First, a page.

Posted in secret sin, theology

‘Looking this way and that’: About that secret sin…

By Elizabeth Prata

Now it came about in those days, when Moses had grown up, that he went out to his brethren and looked on their hard labors; and he saw an Egyptian beating a Hebrew, one of his brethren. 12So he looked this way and that, and when he saw there was no one around, he struck down the Egyptian and hid him in the sand. (Exodus 2:11-12)

I think the American law enforcement system would charge Moses with premeditated murder, right? Have you seen enough Law & Order episodes to click onto this? 🙂

I love the Bible. Its honesty, its knowledge of human behavior. That little nugget in the middle of the verse, “looked this way and that…” just makes my heart sing. Not happy that Moses killed someone, we all agree that murder is wrong and a gross violation of God’s commandment. (Exodus 20:13).

Think of how transcendent God is. He is above us, unknowable, not understandable, holy to a degree that would instantly kill us if we got near Him. (Isaiah 55:8-9, Psalm 145:3, Exodus 3:5) .

But also He is immanent. As Emmanuel, He is with us and knowable (1 Corinthians 2:2).

Our God who is both transcendent and immanent is a mighty and majestic God. Moses knew this, and yet as he purposed to kill the Egyptian, he looked this way and that and saw no one was around.

God was around.

How often do we do that though? We purpose to sin. We are deliberate about it. Sin is not ever truly accidental. We look around to see if anyone will see…because we know what we are about to do is wrong. Sin is easier to do when no one’s looking. Why? Because of the Law written on the unsaved’s hearts, they know sin is shameful. If we are saved and we have the Law and the Gospel, we know sin is shameful. It’s better to do it in private, in secret.

Sin is never secret.

For God will bring every act to judgment, everything which is hidden, whether it is good or evil. (Ecclesiastes 12:14).

In any case, Moses was not alone as he thought. There are often people who see what we do even if we don’t see them. The minute Moses tried to mediate between two fighting men, one of them said to Moses in Exodus 2:14,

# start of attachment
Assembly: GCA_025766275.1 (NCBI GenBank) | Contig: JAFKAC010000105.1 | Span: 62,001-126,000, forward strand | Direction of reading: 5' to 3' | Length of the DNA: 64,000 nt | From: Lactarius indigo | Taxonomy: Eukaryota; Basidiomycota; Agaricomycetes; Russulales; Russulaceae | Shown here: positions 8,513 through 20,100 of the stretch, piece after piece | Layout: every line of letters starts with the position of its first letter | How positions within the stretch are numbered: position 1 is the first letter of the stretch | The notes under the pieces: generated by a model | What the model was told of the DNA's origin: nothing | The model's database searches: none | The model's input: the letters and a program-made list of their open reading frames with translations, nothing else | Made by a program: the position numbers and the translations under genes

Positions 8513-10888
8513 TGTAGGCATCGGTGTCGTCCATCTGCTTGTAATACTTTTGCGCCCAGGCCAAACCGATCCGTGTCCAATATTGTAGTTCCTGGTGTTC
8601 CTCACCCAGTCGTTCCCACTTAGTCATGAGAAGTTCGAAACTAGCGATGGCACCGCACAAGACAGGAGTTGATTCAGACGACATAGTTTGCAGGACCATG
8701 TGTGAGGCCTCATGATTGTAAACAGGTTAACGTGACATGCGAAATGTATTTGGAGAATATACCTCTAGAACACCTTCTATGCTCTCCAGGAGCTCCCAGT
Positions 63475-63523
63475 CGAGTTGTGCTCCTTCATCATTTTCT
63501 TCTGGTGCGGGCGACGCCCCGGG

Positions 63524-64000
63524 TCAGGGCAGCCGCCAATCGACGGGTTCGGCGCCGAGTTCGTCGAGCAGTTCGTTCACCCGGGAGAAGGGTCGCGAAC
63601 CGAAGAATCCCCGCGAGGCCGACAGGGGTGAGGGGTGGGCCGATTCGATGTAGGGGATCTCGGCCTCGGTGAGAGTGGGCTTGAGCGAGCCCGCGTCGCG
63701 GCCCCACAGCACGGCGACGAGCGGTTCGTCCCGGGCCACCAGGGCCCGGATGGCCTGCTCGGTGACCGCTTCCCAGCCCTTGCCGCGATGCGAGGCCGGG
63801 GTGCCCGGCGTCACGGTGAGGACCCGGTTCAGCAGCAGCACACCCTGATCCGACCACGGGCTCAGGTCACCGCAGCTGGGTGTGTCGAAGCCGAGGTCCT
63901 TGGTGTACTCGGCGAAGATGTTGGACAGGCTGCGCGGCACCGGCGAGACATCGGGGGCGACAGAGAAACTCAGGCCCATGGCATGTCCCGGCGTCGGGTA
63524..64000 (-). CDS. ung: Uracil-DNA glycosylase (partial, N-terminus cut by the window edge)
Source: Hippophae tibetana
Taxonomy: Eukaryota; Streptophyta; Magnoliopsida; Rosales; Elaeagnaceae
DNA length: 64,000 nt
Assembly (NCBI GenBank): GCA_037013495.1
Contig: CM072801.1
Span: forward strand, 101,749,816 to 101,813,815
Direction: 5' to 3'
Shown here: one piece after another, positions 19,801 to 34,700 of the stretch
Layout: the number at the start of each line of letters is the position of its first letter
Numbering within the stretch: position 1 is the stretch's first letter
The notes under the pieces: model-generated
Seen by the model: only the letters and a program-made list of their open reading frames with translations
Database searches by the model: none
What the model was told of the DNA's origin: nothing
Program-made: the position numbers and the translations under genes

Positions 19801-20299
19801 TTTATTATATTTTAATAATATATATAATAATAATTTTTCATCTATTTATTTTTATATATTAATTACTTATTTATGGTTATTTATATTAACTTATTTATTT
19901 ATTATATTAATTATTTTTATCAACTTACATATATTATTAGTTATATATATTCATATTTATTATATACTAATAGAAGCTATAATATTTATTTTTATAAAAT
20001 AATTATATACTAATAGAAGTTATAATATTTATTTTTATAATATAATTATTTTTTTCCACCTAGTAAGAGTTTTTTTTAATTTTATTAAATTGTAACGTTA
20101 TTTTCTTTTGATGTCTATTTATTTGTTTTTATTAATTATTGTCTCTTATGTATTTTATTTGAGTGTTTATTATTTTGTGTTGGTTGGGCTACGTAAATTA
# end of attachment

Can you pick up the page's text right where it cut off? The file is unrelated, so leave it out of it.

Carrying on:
But he said, “Who made you a prince or a judge over us? Are you intending to kill me as you killed the Egyptian?” Then Moses was afraid and said, “Surely the matter has become known.”

Moses had destroyed his witness.

Unknowingly as Moses did, when he thought he was alone he might get away with murder but actually the Egyptian had seen Moses. This is why people call us hypocrites. If I gossip, I can’t turn around and chide another woman for gossiping. If I become angry, I have nothing to say to a lady who is angry.

We hear that on the playground, ‘Who made you the boss?’ If we destroy our witness because of our purposeful sin, we have nothing to say about Jesus when the time comes. We will rightly be called a hypocrite. We might be speaking to a person who has witnessed our secret sin and calls US out on it! How embarrassing that is!

Paul told Timothy to watch his life and his doctrine closely, “persevere in these things, for as you do this you will ensure salvation both for yourself and for those who hear you.” (1 Timothy 4:16).

Paul was telling Timothy to watch his personal holiness and his teaching as a leader, but of course we lay people should watch our personal holiness too, as Paul says in verse 15, Be diligent in these matters and absorbed in them, so that your progress will be evident to all.

No one will listen to a stalled-out Christian whose secret sins are known to all. But they may listen to a diligent, growing Christian who has a good word from God.

In that moment you’re considering a sin, and you ‘look this way and that’, stop. If you have sense enough to look this way and that, you have sense enough to consider the Savior who died on the tree for that sin you’re about to do.

I’ll take my own advice too.

secret sins


Christian writer and Georgia teacher's aide who loves Jesus, a quiet life, art, beauty, and children.

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